The first and second N-channel MOSFETs each include a pair of diodes to limit reverse leakage current, and to slow the "turn-off" of an internal parasitic drain-source body diode that is associated with each MOSFET 124,126.
As shown, the diode pair 128,130 is connected across the source and drain of the first N-channel MOSFET 124. For example, the diode 130 cancels the internal drain-source body diode associated with the first MOSFET 124, and the diode 128 provides a shunt for the first MOSFET 124. Similarly, the diode pair 132,134 is connected across the source and drain of the second N-channel MOSFET 126. For example, the diode 134 cancels the internal drain-source body diode associated with the second MOSFET 126, and the diode 132 provides a shunt for the second MOSFET 126.
An RC snubber circuit 136 is provided across the transformer 122. As shown, the snubber circuit 136 includes a resistor 138 and capacitor 140 that are connected in series. Finally, a Zener diode 142 is included to protect the power transistor 102 against damaging voltages. As shown, the Zener diode 142 is connected across the gate-source of the power transistor 102.
The operation of the present invention is now described. To charge the load 106, a control pulse having a magnitude of 10 volts is delivered to the high side of the primary winding 120, which produces +10 volts across the secondary winding 122. Accordingly, the first diode 114 is biased ON to charge the first capacitor 108 to approximately +10 volts. Additionally, the first N-channel MOSFET 124 is biased ON to charge the second capacitor 112 to approximately +10 volts, which causes the P-channel MOSFET 110 to be biased OFF. Consequently, the power transistor 102 is biased ON in response to its gate being +10 volts greater than its source. Energy is then delivered from the energy source 104 to the load 106. Note that the power transistor gate remains +10 volts greater than the source, even though the source voltage floats from a low voltage to a high voltage. For example the energy source 104 may produce voltages upwards to 750 volts, yet the power transistor remains biased ON.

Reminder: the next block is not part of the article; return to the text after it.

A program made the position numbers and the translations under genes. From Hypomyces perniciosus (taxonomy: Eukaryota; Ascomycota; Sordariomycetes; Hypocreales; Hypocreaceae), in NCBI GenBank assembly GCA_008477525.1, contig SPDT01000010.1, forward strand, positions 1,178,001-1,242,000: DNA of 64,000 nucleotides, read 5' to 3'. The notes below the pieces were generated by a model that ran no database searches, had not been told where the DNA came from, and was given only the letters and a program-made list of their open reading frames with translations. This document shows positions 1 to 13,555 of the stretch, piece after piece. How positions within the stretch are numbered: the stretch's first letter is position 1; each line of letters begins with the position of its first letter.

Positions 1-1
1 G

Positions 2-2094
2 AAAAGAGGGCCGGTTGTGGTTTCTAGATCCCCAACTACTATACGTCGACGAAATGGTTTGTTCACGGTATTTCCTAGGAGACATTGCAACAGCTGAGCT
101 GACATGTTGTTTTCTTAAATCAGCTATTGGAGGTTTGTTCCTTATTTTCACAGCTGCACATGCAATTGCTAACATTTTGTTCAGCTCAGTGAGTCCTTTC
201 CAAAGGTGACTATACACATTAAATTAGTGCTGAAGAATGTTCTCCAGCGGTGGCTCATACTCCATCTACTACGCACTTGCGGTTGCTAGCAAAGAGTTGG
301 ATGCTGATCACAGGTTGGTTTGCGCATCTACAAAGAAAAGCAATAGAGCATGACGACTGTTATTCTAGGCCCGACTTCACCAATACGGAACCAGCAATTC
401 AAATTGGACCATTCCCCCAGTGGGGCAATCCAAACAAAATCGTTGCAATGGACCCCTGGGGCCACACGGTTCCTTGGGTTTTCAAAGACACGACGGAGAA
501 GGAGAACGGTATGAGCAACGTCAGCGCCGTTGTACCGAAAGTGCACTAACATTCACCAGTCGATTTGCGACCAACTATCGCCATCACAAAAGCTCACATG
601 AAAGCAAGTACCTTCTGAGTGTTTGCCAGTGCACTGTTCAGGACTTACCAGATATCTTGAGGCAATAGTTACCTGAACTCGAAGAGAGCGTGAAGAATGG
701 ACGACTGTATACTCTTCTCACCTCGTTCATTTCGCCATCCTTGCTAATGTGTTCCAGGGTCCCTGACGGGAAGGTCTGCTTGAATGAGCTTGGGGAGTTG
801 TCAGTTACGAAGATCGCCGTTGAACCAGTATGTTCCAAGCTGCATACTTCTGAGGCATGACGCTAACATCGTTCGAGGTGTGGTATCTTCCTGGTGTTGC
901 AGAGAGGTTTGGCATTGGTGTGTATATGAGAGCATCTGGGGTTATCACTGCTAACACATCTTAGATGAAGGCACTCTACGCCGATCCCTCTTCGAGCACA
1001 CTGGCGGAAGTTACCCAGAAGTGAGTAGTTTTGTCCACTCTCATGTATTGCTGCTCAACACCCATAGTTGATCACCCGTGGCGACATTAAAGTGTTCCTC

It may be desired to control the amount of energy delivered to the load 106 by alternately biasing the power transistor 102 ON and OFF. To bias the power transistor 102 OFF, a control pulse having a magnitude of 10 volts is delivered to the primary winding "low-side" to produce -10 volts across the secondary winding 122. Responsively, the second N-channel MOSFET 126 is biased ON to reverse the voltage polarity across the second capacitor 112 to create approximately a -10 volt voltage differential between the gate and drain of the P-channel MOSFET 110. The voltage differential biases the P-channel MOSFET 110 ON to provide a path for the first capacitor 108 to discharge the stored voltage. Once the voltage across the first capacitor 108 falls below a predetermined voltage level, the power transistor 102 is biased OFF.
Even though the switching time may be 300 nano seconds creating a DV/DT of 2000 volts per second, the present invention provides a gate drive circuit 100 that eliminates false ON states and ringing effects caused by the parasitic gate-drain capacitance, i.e. Miller Effect. For example, the P-channel MOSFET provides a low impedance across the gate to source of the power transistor 102 during "turn-off"; thereby "shorting" the power transistor drain to gate coupling.
Other aspects, objects and advantages of the present invention can be obtained from a study of the drawings, the disclosure and the appended claims.
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|U.S. Classification||327/391, 327/389, 327/379, 327/190, 327/309, 327/434|
|International Classification||H03K17/0412, H03K17/691|
|Cooperative Classification||H03K17/04123, H03K17/691|
|European Classification||H03K17/0412B, H03K17/691|
|Oct 25, 1993||AS||Assignment|
Owner name: CATERPILLAR INC., ILLINOIS
Free format text: ASSIGNMENT OF ASSIGNORS INTEREST;ASSIGNOR:ANTONE, JAMES A.;REEL/FRAME:006750/0656
Effective date: 19931018
|Nov 30, 1998||FPAY||Fee payment|
Year of fee payment: 4
|Feb 5, 2003||REMI||Maintenance fee reminder mailed|
|Jul 18, 2003||LAPS||Lapse for failure to pay maintenance fees|
|Sep 16, 2003||FP||Expired due to failure to pay maintenance fee|
Effective date: 20030718